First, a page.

Before Gov. Matt Mead began explaining to officials in Washington D.C. how to manage an imperiled western bird, he made sure they noted his position on the federal plans Wyoming already has in hand.
Don’t mess these up.
“I have advocated against dramatic changes to the way the states and the federal government manage sage grouse,” Mead wrote in a letter Monday to the Interior Department.
Wyoming agencies and state regulators also submitted their official comments to the Interior Department ahead of a Friday deadline for public input on changes to federal plans to manage the bird across 11 states.
Federal sage grouse plans helped preclude the bird from an endangered species listing two years ago. The bird has experienced a steep decline in numbers in the West due to loss of habitat from residential and energy development.
The federal sage grouse management approach hasn’t been without controversy. Polarized views on how to save the bird often clash, and nowhere more so than Wyoming, home to about 30 percent of the bird’s population.
Picking up on some lingering disagreements over the plans in the West, the Trump Administration initiated a snapshot review of sage grouse management earlier this summer and came up with a list of changes to be considered, some significant enough to spark a fair amount of pushback, particularly from environmental groups in the West.
But Mead has also been a key figure in advising caution, a conservative governor at odds with the direction and style of Interior. The plans were put together through collaboration and need a chance to work, Mead has said in the past.
Oil and gas regulators, heads of state lands and the Department of Agriculture were by and large in sync with the governor in their letters Monday, suggesting revisions that clarify language or that would bring the federal plans closer to what Wyoming does to manage the grouse.
They stop short of suggesting the kind of wide spread revisions that were thrown out earlier this year by Interior Secretary Ryan Zinke, such as allowing controversial methods like captive rearing be incorporated in some states, or shifting management focus to population counts rather than the habitat protections approved by the scientific community.
In his letter, Mead noted his continued disapproval of those strategies as inefficient and at odds with established science.
“Before I go through the areas where I would like to see changes, I need to be clear about the things that I do not want to see changed,” Mead wrote in his comments Monday. “I continue to resist any proposal that could lead to an Endangered Species Listing.”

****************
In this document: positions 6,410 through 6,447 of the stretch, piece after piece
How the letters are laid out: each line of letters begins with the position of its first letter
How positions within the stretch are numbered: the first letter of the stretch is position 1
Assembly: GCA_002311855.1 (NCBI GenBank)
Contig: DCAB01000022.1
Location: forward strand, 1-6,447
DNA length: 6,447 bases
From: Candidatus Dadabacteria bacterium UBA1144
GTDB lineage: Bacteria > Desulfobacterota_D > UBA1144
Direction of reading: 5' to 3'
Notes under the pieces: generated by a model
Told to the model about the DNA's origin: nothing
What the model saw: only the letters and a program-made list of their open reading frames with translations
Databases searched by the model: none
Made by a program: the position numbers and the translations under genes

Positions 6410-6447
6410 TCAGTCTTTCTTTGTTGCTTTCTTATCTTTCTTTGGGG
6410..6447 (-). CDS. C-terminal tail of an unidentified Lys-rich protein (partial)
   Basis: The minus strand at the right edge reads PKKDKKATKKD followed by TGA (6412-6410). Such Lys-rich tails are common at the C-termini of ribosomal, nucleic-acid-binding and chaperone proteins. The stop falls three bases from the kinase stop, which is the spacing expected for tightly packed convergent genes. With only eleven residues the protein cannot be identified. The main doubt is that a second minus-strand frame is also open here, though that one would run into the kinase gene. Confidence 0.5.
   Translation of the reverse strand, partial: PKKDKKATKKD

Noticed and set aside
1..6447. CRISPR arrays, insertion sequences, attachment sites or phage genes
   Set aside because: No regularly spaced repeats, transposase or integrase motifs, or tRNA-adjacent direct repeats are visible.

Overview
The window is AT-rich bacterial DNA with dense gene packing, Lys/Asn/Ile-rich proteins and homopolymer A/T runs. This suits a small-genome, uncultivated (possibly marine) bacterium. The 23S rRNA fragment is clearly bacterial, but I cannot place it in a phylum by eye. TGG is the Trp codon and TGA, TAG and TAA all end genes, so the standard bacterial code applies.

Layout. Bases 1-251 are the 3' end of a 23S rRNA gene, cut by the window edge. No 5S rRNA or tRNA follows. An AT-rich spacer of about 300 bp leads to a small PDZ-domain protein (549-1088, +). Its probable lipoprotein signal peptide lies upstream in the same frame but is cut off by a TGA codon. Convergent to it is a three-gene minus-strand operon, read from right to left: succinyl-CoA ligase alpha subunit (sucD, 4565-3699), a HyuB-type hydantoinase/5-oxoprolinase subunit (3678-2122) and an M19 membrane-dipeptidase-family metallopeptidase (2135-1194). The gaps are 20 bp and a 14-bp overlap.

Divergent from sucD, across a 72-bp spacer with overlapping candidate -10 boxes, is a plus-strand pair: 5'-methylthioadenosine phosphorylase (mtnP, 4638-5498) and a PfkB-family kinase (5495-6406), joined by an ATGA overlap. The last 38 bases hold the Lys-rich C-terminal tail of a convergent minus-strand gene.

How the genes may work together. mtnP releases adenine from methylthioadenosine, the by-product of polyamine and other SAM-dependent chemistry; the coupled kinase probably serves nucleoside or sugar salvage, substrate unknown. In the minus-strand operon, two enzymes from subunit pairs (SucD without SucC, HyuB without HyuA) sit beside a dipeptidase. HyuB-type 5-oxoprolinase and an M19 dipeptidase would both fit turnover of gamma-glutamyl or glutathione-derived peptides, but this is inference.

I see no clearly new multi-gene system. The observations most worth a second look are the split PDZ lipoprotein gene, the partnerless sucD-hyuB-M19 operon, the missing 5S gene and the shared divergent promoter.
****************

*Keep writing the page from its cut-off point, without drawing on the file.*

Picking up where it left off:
Then the governor listed what’s wrong.
Wyoming lies at the heart of the sage grouse debate and may have the most to lose if the bird’s numbers continue to drop.
If the plans fail, Wyoming and 10 other western states will have to grapple with a possible endangered species listing. In Wyoming, a listing would most certainly threaten the oil and gas industry’s ability to explore and drill, hobbling the bedrock industry of the Wyoming economy, experts agree.
Wyoming is heavily invested in the federal plans, and it led the way about a decade ago by developing a strategy to keep sage grouse from blinking out. The Bureau of Land Management plans in the cross hairs today largely follow in Wyoming’s footsteps.
But there are disputed areas in the complicated federal documents that lay out sage grouse protections.
Many of the Wyoming comments took issue with “net conservation gain,” a goal post that essentially asks that a sage grouse habitat is improved upon after disturbance, not just repaired.
This better-than-you-found-it provision is too vague to be consistently applied and leads to confusion on the ground, Mark Watson of the Wyoming Oil and Gas Conservation Commission wrote in his official comment Monday.
The Office of State Lands and Investments had similar criticism of the net gain language, along with skepticism over federal standards for grazing in sage grouse areas.
The Wyoming Game and Fish Department asked that the feds align their mitigation requirements with Wyoming’s.
A host of industry and agricultural groups also put their two cents in on the federal changes. Most in Wyoming report that they do not want widespread changes to the plans, but each have adjustments that in one way or another would ease restrictions.
Environmental groups, however, have been outspoken in their concern over Interior’s actions.
Any management approach as complex as the one written for sage grouse will have areas that need to be improved, said Nada Culver, senior director of agency policy and planning at The Wilderness Society.
But the suggestions offered by the Interior are not surgical adjustments, and the motive has been clear, the environmental lawyer said.
“We have significant concerns about the stated effort to look at the potential change of the plans through this lens of removing any restrictions on energy development,” she said. “If we start to take away the management of energy development, we start to take away from the effectiveness of the plans.”
Interior’s report comes across as a list of things officials there simply don’t like, she said.
“That’s not a basis,” Culver said. “That’s not a scientifically reported recommendation.”
The governor’s comments Monday close with requests he’s made all summer: that the feds keep in mind the 11-state impact of a potential listing and focus on changes that don’t require overhaul of the plans. Lastly, in keeping with his mild requests for collaboration, he offered up Wyoming’s expertise on the grouse once again.
“Working together, we can more fully identify all of the areas that could be improved,” he said.